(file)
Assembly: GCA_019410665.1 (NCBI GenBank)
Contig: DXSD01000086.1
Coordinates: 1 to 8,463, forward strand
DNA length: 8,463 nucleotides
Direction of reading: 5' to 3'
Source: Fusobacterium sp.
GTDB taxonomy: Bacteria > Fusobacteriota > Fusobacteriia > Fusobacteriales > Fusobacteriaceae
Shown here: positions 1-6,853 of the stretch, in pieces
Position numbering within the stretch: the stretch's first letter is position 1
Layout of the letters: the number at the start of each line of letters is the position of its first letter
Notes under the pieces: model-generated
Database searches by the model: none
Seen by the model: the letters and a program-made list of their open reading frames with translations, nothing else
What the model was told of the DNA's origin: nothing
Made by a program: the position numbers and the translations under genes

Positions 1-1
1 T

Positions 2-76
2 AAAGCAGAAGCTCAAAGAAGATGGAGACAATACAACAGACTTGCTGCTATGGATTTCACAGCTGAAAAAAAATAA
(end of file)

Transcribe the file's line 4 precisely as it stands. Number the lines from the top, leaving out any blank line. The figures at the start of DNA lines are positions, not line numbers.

DNA length: 8,463 nucleotides